September 18, 2019
Kingaroy’s new entry signs will be pork-free because the town is better known for peanuts.
At Wednesday’s monthly meeting, Councillors turned down a proposed amendment to the new sign’s design suggested by Cr Danita Potter, and seconded by Deputy Mayor Kathy Duff.
Cr Potter said she had been approached by several residents who felt the pork industry should be recognised on the sign.
Pork was a big industry in the region and Swickers was a major employer, she said.
Cr Terry Fleischfresser said he agreed with Cr Potter about the important role the pig industry played in the local economy.
However, he believed Kingaroy was best known Australia-wide for just two things: being the home of Australia’s peanut industry, and also the home of former Premier Sir Joh Bjelke-Petersen.
Cr Duff disagreed.
“All the other town signs have several different local things on them, but Kingaroy only has peanuts,” she said.
Mayor Keith Campbell said the design of Kingaroy’s new sign had already been approved by the Kingaroy Chamber of Commerce and Industry (KCCI), and had been put out for public information over several weeks.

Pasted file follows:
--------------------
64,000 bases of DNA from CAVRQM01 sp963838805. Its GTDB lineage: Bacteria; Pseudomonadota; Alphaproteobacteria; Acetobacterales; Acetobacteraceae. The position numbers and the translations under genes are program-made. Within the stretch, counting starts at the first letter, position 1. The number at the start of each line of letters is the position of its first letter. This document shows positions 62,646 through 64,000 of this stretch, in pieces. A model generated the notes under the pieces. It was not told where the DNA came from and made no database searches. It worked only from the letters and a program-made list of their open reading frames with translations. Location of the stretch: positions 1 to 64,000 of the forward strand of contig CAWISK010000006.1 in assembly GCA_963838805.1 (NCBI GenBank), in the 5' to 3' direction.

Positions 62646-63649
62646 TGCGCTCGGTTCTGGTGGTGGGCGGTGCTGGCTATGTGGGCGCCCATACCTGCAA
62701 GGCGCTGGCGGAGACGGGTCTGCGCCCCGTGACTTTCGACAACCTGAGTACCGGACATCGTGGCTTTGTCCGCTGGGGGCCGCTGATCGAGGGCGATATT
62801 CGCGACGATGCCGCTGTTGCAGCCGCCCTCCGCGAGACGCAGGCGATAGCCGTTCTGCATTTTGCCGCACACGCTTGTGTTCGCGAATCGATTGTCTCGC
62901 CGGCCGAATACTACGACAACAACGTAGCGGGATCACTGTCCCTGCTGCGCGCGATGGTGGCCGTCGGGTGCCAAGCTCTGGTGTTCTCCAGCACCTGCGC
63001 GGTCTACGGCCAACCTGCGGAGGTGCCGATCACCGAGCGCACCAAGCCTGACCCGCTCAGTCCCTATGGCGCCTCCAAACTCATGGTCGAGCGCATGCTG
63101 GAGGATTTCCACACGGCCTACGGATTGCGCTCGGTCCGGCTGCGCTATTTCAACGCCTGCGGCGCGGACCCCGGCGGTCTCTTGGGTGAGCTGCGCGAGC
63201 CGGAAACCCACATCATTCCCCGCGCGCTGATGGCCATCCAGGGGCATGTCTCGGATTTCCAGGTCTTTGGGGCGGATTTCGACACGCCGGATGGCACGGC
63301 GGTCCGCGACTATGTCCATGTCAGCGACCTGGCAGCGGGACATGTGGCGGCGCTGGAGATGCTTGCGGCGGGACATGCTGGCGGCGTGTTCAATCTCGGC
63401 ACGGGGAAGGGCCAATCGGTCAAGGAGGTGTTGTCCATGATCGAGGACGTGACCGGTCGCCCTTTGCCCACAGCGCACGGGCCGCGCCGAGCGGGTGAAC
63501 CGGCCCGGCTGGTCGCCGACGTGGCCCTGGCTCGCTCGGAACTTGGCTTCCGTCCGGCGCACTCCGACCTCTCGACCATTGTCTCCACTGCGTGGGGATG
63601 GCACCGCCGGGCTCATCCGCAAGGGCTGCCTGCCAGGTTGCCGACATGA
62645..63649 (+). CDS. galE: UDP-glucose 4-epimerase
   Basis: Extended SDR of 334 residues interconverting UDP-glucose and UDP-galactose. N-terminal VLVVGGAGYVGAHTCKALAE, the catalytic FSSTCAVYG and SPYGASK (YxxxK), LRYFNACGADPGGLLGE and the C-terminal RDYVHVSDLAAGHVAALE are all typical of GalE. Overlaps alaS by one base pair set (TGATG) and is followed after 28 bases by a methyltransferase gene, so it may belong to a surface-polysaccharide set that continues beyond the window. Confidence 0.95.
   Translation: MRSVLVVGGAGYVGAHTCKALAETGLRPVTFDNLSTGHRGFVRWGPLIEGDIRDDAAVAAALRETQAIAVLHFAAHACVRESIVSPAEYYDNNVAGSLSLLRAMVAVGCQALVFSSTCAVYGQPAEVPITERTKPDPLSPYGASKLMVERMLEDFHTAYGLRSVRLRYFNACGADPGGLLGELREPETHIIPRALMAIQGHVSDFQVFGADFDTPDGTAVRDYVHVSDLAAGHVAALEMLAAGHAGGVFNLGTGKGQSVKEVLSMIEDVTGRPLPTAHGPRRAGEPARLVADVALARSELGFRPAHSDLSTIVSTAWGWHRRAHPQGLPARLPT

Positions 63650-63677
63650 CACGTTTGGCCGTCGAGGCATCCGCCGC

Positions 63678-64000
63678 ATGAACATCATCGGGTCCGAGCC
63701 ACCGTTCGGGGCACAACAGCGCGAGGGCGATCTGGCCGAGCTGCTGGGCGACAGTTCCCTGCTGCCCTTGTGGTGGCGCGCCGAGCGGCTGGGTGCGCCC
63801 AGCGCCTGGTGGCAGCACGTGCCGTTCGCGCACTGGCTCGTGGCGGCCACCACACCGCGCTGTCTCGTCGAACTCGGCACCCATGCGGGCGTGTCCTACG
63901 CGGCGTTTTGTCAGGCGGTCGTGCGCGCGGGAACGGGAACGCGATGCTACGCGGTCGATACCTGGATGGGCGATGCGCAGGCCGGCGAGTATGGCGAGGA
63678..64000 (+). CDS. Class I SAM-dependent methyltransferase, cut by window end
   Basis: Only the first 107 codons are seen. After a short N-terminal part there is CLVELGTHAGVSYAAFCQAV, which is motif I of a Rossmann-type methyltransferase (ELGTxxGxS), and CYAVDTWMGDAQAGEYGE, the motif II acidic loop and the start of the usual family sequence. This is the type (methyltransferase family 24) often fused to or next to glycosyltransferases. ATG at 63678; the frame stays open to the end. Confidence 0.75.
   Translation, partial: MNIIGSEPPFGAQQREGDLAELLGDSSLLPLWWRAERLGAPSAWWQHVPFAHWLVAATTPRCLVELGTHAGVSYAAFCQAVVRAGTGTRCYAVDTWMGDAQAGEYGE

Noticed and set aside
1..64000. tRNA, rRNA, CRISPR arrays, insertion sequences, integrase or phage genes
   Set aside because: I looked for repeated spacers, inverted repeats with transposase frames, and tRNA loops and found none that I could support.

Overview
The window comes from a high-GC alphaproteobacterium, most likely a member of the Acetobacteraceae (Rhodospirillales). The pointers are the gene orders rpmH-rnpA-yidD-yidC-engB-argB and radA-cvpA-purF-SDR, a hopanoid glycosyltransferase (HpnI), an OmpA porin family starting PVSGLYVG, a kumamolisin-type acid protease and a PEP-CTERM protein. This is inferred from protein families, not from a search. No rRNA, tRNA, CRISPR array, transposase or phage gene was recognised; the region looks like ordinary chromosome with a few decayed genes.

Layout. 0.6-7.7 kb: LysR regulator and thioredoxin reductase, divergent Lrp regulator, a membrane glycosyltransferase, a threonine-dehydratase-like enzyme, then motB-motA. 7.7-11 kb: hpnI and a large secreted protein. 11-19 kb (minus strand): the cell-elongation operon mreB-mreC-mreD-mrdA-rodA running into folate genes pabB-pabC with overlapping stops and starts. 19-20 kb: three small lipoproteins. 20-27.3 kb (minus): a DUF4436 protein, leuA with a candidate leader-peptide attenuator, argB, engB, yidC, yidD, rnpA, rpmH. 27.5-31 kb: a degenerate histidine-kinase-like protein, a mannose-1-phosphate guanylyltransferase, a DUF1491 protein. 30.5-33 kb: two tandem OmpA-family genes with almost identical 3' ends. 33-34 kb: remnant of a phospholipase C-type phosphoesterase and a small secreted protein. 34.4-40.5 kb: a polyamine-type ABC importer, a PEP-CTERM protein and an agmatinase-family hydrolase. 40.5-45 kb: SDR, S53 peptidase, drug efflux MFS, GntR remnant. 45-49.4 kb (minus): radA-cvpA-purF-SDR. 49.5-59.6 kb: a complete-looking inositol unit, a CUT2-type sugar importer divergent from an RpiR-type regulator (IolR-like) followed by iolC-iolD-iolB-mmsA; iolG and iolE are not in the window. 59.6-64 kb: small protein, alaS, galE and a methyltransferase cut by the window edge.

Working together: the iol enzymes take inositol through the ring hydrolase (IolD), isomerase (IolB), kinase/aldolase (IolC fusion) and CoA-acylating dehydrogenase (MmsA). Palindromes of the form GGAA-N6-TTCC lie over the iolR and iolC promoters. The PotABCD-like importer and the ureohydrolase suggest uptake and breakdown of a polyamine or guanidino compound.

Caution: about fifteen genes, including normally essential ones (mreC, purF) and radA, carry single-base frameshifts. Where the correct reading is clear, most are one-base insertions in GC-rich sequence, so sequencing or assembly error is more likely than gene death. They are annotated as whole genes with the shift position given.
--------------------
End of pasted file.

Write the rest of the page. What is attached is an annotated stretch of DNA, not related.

If the project was delayed there was a real risk the signs would never be erected.
The Mayor said new signs had been promised for many years and if they were to be installed by early next year, it was important to give the go-ahead now.
Cr Potter’s motion to amend the Kingaroy sign’s design was put to the meeting, but defeated 4-3.
However, a proposal by Deputy Mayor Kathy Duff to modify the design of Murgon’s new town sign to substitute a “happy fish” in place of a “disturbed” fish was passed unanimously.
The 18 town and village entry sign sets are expected to cost $350,000, including installation.
Works For Queensland grant funds will meet $100,000 of the cost, and the balance will be funded by Council.
The new signs are expected to be in place by early 2020.